Mary, the Queen and Mother of Mercy, is also a throne of grace. She is called the mother of holy hope (Ecclus. xxiv. 24). But we must take notice that holy hope is the hope of the sinner who repents of his evil ways, and determines upon a change of life; but if any one pursues an evil course in the hope that Mary will succour and save him, such a hope is false, such a hope is wicked and rash. Let us, then, repent of our sins and resolve to amend, and then have recourse to Mary with a confidence that she will assist and save us.

Spiritual Reading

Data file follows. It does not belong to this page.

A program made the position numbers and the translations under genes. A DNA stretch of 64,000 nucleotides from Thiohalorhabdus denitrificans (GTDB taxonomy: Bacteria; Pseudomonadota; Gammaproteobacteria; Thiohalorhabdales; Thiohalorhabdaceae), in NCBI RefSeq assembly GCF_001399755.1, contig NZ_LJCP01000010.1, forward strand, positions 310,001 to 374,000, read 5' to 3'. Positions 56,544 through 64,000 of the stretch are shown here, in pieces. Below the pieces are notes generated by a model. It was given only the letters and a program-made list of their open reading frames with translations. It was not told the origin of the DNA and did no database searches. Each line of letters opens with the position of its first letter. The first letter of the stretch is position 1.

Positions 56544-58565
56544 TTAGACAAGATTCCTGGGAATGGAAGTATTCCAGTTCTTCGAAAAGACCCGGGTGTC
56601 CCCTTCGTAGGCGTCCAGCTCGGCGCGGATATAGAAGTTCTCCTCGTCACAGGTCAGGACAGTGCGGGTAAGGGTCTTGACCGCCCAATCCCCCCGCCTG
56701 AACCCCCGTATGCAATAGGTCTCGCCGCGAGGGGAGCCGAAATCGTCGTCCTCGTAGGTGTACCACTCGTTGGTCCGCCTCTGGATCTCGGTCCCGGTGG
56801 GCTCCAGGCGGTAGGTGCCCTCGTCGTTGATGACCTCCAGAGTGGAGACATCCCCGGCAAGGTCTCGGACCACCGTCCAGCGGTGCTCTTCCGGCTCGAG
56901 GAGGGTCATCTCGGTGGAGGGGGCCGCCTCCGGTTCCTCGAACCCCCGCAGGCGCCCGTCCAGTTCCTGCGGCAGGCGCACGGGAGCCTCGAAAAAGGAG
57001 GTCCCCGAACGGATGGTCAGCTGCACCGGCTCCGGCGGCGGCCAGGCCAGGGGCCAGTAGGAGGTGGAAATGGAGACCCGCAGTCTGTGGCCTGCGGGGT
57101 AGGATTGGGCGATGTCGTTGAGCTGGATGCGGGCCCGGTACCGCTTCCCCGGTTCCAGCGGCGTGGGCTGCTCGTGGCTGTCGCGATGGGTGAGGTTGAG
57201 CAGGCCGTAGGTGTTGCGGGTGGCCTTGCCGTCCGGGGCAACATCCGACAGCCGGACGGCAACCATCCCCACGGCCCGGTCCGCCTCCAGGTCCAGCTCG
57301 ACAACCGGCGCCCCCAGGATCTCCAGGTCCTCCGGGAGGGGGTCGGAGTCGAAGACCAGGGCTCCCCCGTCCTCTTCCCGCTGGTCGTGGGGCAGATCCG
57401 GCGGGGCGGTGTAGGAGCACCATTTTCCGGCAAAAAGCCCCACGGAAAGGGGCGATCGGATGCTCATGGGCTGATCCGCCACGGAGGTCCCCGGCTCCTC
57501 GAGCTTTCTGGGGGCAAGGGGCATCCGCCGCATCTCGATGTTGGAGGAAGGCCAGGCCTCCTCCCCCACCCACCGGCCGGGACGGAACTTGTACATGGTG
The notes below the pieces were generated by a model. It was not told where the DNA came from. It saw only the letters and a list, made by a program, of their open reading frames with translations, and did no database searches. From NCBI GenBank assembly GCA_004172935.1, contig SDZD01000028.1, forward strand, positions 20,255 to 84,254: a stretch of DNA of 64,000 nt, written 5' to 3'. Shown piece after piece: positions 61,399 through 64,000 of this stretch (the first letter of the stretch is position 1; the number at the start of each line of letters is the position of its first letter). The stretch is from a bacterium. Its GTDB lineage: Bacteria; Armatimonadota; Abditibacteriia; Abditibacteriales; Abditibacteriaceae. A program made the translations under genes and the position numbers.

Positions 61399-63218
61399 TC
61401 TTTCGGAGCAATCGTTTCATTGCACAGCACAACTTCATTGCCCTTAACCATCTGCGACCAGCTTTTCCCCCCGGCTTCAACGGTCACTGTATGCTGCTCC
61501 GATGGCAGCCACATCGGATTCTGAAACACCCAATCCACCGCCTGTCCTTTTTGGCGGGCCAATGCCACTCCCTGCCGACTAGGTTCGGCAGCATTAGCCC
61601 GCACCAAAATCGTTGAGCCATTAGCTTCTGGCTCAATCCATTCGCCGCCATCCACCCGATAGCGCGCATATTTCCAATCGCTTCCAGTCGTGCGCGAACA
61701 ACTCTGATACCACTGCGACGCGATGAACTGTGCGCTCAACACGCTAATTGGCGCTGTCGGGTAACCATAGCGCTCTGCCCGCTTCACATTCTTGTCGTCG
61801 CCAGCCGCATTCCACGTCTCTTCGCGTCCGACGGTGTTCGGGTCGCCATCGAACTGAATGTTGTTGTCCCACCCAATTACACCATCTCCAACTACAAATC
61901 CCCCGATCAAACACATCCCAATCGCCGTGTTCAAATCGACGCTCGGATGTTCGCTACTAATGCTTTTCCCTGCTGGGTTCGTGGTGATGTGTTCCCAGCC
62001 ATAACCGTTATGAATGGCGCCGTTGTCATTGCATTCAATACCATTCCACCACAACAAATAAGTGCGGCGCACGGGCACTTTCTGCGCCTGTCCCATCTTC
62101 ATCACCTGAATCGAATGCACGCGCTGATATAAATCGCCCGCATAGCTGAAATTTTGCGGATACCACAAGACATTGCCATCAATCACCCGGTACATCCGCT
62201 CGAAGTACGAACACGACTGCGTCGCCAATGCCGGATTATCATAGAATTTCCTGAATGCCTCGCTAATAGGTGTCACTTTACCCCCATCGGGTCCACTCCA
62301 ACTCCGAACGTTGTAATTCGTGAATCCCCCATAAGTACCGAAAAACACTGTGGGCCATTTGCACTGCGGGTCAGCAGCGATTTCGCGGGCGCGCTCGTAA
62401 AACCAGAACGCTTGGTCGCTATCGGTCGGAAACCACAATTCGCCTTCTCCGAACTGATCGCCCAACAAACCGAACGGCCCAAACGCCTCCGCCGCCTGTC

The indulgence of the eyes, if not the cause of any other evil, will at least destroy recollection at prayer. The images and impressions caused by the objects seen before, or by the wandering of the eyes, during prayer, will occasion a thousand distractions, and banish all recollection from the soul. It is certain that without recollection we can pay but little attention to the practice of humility, patience, mortification, or of the other virtues. Hence it is our duty to abstain from all looks of curiosity which distract our mind from holy thoughts. Let the eyes be directed only to objects which raise the soul to God. St. Bernard used to say, that to fix the eyes upon the earth contributes to keep the heart in Heaven. "Where," says St. Gregory, "Christ is, there modesty is found." Wherever Jesus Christ dwells by love, there modesty is practised. However, I do not mean to say that the eyes should never be raised or never fixed on any object. No, but they ought to be directed only to what inspires devotion, to sacred images, and to the beauty of creation, which elevate the soul to the contemplation of the divinity. Except in looking at such objects, we should in general keep the eyes cast down, and particularly in places where they may fall upon dangerous objects. In conversing with people, we should not roll the eyes about to look at them, and much less to look at them a second time.